I did get my momentum back though and was pumped up going into LaGrange for the second time, somehow spotting my loved ones cheering me on amongst the raucous crowd of cowbell ringers. I cruised through my second lap and got to mile 90 thinking, “sweet, just 12 miles left.” It was a silly mental mistake because when I realized it was actually 22, I got super demoralized and didn’t have much will to keep pushing on even though the course was largely flat at that point. I love biking but I was well and truly burnt out – at least mentally - and couldn’t wait to get to T2 for a change of scenery.
Bike split: 6:08 (18.2 mph)
I entered the tent of darkness to put my running shoes on with no idea what to expect from my body during the run. I had never done a training run longer than 13 miles, hardly did any bricks and had been struggling with some nagging injuries. I decided that the phrases “take it one mile at a time” and “just keep moving forward (for the love)” would be my mottos for the marathon. This worked well… slowly but surely I made forward progress and before I knew it I was heading into town to finish my first loop. Its at this point that the course gives you a nice teaser of what awaits you later – a noisy and exciting finish line and my friends and family cheering me on – before sending you on another 10 miles of running. Luckily the sight of the finish line and all the crowd noise got me energized and I started to feel like I could do this thing.
By mile 15, many around me were dropping like flies – walking, sitting under trees or getting picked up by golf carts – which was a shame for them, but a good sign for me that my ultraconservative bike was starting to pay off as I never had to stop running, except to reload at aid stations. With Lindsey’s encouragement (she borrowed a bike and entertained me as I ran) as well as some amusing spectators in costumes (my favorite was the bananaman) I got to mile 18 or “the promised land,” where many say the real race begins. I made the last turnaround, glad to be heading home and at mile 23, it finally hit me that I had this race in the bag. I declared it was now time to “empty the tank,” as I picked up my pace and stopped walking through the aid stations. As I entered the finisher’s chute I was ecstatic – online viewers said I “looked like I was at a rave” – and totally full of joy that I had finally accomplished my goals of finishing the Ironman and raising $5,000 for the Carpenter’s Shelter.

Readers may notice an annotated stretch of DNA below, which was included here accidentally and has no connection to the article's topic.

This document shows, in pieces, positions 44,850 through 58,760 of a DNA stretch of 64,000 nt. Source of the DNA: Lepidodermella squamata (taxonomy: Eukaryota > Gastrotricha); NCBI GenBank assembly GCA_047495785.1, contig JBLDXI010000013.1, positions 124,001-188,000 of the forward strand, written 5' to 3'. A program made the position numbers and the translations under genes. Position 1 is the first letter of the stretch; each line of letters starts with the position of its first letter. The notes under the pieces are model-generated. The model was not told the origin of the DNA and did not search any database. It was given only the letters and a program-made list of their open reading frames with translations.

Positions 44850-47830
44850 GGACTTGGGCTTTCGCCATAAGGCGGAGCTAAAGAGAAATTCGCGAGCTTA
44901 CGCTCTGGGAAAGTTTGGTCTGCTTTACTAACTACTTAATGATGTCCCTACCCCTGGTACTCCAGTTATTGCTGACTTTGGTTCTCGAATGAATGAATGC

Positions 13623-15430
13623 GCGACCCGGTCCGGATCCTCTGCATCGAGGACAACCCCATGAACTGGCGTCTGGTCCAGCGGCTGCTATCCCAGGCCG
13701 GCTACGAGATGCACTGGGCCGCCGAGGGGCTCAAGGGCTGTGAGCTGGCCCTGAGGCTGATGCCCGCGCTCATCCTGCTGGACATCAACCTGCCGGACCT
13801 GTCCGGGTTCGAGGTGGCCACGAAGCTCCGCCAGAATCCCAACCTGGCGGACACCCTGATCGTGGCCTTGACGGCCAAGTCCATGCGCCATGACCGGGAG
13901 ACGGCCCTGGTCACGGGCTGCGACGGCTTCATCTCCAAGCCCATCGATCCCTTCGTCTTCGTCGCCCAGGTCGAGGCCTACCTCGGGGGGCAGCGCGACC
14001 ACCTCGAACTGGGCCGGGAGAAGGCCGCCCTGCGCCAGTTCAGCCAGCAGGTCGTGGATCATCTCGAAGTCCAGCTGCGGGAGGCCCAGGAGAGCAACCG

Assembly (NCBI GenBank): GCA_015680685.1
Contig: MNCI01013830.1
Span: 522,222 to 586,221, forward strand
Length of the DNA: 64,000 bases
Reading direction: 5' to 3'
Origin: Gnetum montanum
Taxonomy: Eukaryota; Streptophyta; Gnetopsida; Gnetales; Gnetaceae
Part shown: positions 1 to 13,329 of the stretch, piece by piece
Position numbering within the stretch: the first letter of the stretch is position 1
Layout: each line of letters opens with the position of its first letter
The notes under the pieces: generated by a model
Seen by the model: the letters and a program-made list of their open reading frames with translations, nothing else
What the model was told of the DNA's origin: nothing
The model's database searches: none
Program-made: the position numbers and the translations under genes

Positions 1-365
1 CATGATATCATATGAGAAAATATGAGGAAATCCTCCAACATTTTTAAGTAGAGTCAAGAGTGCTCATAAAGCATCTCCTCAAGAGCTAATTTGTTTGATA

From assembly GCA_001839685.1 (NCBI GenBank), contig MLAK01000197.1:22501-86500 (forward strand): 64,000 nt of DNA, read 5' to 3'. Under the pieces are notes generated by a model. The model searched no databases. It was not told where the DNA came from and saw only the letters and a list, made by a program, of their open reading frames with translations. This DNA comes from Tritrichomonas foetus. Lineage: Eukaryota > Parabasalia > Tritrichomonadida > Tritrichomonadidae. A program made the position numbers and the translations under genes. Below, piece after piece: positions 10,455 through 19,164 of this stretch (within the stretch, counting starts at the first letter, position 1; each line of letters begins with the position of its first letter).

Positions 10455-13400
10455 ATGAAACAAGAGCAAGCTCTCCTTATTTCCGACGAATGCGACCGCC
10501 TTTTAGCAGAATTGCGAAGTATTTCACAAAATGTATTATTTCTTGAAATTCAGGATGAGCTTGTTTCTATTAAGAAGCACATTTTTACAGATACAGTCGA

Run split: 4:39 (10:40 pace)
Overall time: 12:14 (60/280 AG)
I would like to thank all of my individual sponsors who generously donated money to the Carpenter’s Shelter as well as my corporate sponsors, DanielLombardi.com (for designing my Union Jack-inspired tri suit and being my race photographer), Joe Schultz and Robbie Wade at Pacers Running Stores (for their fantastic running shoe fittings), Sarah Thorpe at Sports+Spinal Physical Therapy (for keeping Lindsey’s body together), Dr. Marty Skopp at Skopp Chiropractic (for keeping my body together), Ron Taylor at Wheel Nuts bike shop (for keeping my bike running smoothly) and my colleagues at Peer Insight who have supported me throughout. I’d also like to thank Paul Hoover for saving my season when he exchanged my bike frame for one that fit me and gave me an awesome fit, West coast pro Lauren Harrison for all her advice and my masters swim coaches, Tammy Lowengrub, Denis Crean and John Flanagan. Finally, I thank Lindsey for being an unbelievable mentor, coach, nutritionist, chef, training partner, fund raiser and superfan during the whole of this journey!
Great race! Congrats!!
Congrats on a good finish -- certainly much faster than I went last year.
I have a question about the race:
Are they handing out Ironman Endurance drink on the bike, and does it have a twist off lid or one where you can just squeeze the bottle?
Awesome race, Carl. You really earned it through a lot of hard work.
Now enjoy some downtime and the post-IM glow. You'll have that for about 2 weeks and then you'll starting thinking about signing up for another. 2 weeks later, you'll be signed up for IMxx 2011.
See you in the pool?
bad ford - its the new powerbar perform drinks that come in an easy to drink squeezy bottle
yes, phil see you in the pool soon, but i don't know about another IM!
Great race Carl! I'm glad my advice was helpful in some small way - ha! Sounds like you had a great day, and were easily able to put aside your negative thoughts. Good work on the swim especially- all your hard work this summer really paid off. And Lindsey- congrats on being a good ironsherpa- that's hard work too and it sounds like you aced it;)